Are you sure you're not just looking at prices that are adjusted for the split, e.g. Yahoo? For example, Gilead Sciences (GILD) split a few months ago, but if you look at a price chart, there isn't an interruption even though the split is clearly marked. (Look in the past six months; it split in January). However, you could also simply be watching companies that happen to not split, for a variety of reasons. This isn't a criticism, but rather just a consequence of whatever stocks you happen to be watching.
However, a quick search for information on stock splits yields a few articles (mainly from the Motley Fool) that argue that fewer companies are performing stock splits in recent years; the articles mainly talk about tech companies, and they make the argument that even though the shares in Google and Apple have a high stock price:
Google and Apple aren't all that expensive by traditional valuation
metrics. Google trades at just 15 times next year's projected
profitability. Apple fetches a mere 13 times fiscal 2012's bottom-line estimates.
These articles are a bit dated in terms of the stock prices, but the rationale is probably still good. Similar logic could apply for other companies; for example, since May 2009, Panera's stock price has climbed by almost a factor of 4 without splitting.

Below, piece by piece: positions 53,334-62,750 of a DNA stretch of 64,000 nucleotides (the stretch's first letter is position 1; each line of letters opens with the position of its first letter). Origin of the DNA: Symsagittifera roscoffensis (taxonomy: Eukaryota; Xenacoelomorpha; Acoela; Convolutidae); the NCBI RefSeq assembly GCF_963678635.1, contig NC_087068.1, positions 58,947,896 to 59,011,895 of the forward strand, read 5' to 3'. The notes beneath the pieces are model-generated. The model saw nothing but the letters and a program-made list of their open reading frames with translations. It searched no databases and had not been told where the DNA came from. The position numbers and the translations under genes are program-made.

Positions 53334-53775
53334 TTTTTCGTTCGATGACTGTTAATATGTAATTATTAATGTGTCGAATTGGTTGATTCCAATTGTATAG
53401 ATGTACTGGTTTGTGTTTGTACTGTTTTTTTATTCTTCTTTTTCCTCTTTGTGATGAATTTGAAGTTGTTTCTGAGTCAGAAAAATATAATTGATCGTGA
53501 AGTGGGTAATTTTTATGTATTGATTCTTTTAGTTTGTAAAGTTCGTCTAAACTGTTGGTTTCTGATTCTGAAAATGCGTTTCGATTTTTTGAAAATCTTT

The articles also make the point that stock splits were traditionally seen as bullish signs because:
Companies splitting to bring their share prices back down to more
accessible levels were optimistic in building those sand castles back
One could make a fair argument that the overall economic climate isn't as bullish as it used to be, although I would only be convinced that this was affecting stock splits if data could be gathered and tested. A stock split can also raise the price of a stock because if small investors feel the stock is suddenly more accessible to them, they purchase more of it and might therefore drive up the price. (See the Investopedia article on stock splits for more information). Companies might not see the necessity in doing this because their stock price isn't high enough to warrant a split or because the price isn't high enough to outprice smaller investors.
One interesting point to make, however, is that even though stock splits can drive small investors to buy more of the stock, this isn't always a gain for the company because professional investors (firms, institutions, etc.) have a tendency to sell after a split. The paper is a bit old, but it's still a very neat read. It's possible that more and more companies no longer see any advantage to splitting because it might not affect their stock price in the long run, and arguably could even hurt it. Considering that large/professional investors likely hold a higher percentage of a company's shares than smaller investors, if a stock split triggers a wave of selling by the former, the increasing propensity to buy of the latter may not be enough to offset the decline in price.
Note: My answer only refers to standard stock splits; the reasons above may not apply to a decrease in the number of reverse stock splits (which may not be a phenomenon; I don't know).